UNIT 6.2.


This activity aims to:

  • introduce relations between words, images and futures
  • provide connection between futures design words and related imaging
  • open out for image annotation, future mapping and multimodality
  • suggest strategies and techniques for shaping futures verbal-visual design


2 hour


A range of visual design tools and expressions  contribute to FUTURES DESIGN mediations. This is the case for 2D and 3D visualisations.

Ways of designing and communicating design visually may include: sketching, doodling, drawing, diagramming, photographing, mapping, plotting, making collages, visual prototyping, filming, video-editing, compositing, visual manipulation, animation, computer modelling etc.

In this Unit we will focus on 2D still images and ways to look into how and for what reasons different futures designs are realised visually and how these mediations are connected to and linked with ways design futures are voiced, verbally. Visual communication needs to be seen as a key part of materialising futures design, such as in plotting and charting and backcasting activities and consequences and visual elements, and prominent choices in mediating futures scenarios, and characterising personas visually and narratively. Visual ‘rendering’ is also key when working with versions and visions of alternate futures, such as in visual rendering of design fiction environments, settings and environments.


1. Think of the futures related topic you’ve been interested in or worked with as a designer. For example, climate change, water conservation or the housing crisis.

2. Pick one topic. When you think of ‘futures’, what are your first visual associations?

3. Find 5 images from the internet and make a collage, using elements from these images. We call this the ‘composite image’.

4. Look at your collage. What are the kinds of images it contains? Are they photorealistic, illustrative, parts of a whole, line drawing etc? Why did you choose these types of visualisation? What do they each suggest? How do these elements influence each other? Do they add up to a whole or not?

5. In summary, what does your ‘composite’ image say about the future that you have visualised?

6. Make and record a 5 minute oral presentation of your collage, paying attention to how you label, describe, contextualise and explain what your image mediates about a view in and on the future from a designer’s view. Replay your presentation and note how you would enhance or improve it verbally. Are you using discourse moves to sequence what you present? How are you describing and annotating verbally what you have pictured?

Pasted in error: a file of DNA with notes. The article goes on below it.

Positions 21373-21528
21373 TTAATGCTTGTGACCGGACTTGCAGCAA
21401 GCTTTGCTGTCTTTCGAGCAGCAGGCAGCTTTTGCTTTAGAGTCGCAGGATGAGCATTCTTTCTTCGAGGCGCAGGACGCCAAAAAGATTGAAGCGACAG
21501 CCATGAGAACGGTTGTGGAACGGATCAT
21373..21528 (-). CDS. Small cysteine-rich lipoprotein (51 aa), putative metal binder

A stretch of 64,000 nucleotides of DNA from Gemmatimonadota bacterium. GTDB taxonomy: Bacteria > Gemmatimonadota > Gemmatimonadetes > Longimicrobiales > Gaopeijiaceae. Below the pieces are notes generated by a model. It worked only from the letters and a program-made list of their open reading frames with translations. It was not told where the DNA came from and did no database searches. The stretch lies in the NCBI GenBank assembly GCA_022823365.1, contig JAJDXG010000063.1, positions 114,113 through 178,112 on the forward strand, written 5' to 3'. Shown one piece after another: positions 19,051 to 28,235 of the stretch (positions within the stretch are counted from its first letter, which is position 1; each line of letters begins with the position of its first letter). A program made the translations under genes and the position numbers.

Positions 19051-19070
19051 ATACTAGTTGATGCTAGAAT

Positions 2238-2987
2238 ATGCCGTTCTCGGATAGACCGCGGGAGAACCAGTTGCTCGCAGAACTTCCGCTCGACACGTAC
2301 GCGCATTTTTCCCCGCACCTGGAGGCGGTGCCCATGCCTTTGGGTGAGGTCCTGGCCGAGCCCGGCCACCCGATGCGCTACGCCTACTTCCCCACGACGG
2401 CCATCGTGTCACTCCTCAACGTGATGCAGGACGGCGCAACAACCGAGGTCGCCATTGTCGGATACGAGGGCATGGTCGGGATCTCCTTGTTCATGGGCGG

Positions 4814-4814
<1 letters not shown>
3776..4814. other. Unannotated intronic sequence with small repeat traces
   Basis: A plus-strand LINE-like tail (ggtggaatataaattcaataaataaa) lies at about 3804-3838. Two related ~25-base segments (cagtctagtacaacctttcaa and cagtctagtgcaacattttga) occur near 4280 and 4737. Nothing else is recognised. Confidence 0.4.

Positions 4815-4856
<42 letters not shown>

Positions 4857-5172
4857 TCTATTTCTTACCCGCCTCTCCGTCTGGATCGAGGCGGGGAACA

1. Look at images of futures in historical exhibitions. Search for a major historical international exhibition concerning the future. We will call this Exhibition A.

2. Look at futures design related exhibitions from the list of five years. We will call this Exhibition B.

3. Choose two works with images from the exhibitions A and B. Compare the images from point 1 and point 2. Reflect on the following for exhibitions. What do their titles and image captions tell us?

4. Select key words relating to design and futures that are used in the related catalogue text. This may be in reference to a specific image or to the role of the image in the wider verbal text.

5. Look at the texts and highlight futures design related words.Which of these words can you spot in the 50 FUTURES DESIGN WORDS (Words only)? If you want to better understand the meaning of any word, consult 50 FUTURES DESIGN WORDS (With definitions).

6. What does the way these words are used say about how they are being configured to develop a point of view? You may find it helpful to consult the PHILOSOPHICAL PILLS.

7. How are they put to work as DISCOURSE MOVES FOR DESIGN COMMUNICATION to support, describe, explain and interpret the images.